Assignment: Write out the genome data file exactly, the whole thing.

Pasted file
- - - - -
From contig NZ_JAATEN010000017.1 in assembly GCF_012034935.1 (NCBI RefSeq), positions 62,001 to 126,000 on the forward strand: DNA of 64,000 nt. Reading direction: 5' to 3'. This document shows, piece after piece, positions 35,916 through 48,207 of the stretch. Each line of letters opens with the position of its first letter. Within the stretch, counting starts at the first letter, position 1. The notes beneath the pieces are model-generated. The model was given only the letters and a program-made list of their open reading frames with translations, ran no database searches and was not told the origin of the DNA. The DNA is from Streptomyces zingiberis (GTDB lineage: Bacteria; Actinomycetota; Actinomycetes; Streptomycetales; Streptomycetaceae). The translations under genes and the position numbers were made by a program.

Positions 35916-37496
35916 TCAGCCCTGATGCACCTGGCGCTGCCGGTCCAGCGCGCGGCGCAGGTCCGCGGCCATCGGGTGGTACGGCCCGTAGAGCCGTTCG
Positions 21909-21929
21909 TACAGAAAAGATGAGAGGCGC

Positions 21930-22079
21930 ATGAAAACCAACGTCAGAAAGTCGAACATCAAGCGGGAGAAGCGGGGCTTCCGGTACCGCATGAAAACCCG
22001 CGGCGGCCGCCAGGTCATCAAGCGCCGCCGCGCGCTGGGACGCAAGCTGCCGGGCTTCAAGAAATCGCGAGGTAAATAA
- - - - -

From contig NZ_JAATEN010000017.1 in assembly GCF_012034935.1 (NCBI RefSeq), positions 62,001 to 126,000 on the forward strand: DNA of 64,000 nt. Reading direction: 5' to 3'. This document shows, piece after piece, positions 35,916 through 48,207 of the stretch. Each line of letters opens with the position of its first letter. Within the stretch, counting starts at the first letter, position 1. The notes beneath the pieces are model-generated. The model was given only the letters and a program-made list of their open reading frames with translations, ran no database searches and was not told the origin of the DNA. The DNA is from Streptomyces zingiberis (GTDB lineage: Bacteria; Actinomycetota; Actinomycetes; Streptomycetales; Streptomycetaceae). The translations under genes and the position numbers were made by a program.

Positions 35916-37496
35916 TCAGCCCTGATGCACCTGGCGCTGCCGGTCCAGCGCGCGGCGCAGGTCCGCGGCCATCGGGTGGTACGGCCCGTAGAGCCGTTCG
Positions 21909-21929
21909 TACAGAAAAGATGAGAGGCGC

Positions 21930-22079
21930 ATGAAAACCAACGTCAGAAAGTCGAACATCAAGCGGGAGAAGCGGGGCTTCCGGTACCGCATGAAAACCCG
22001 CGGCGGCCGCCAGGTCATCAAGCGCCGCCGCGCGCTGGGACGCAAGCTGCCGGGCTTCAAGAAATCGCGAGGTAAATAA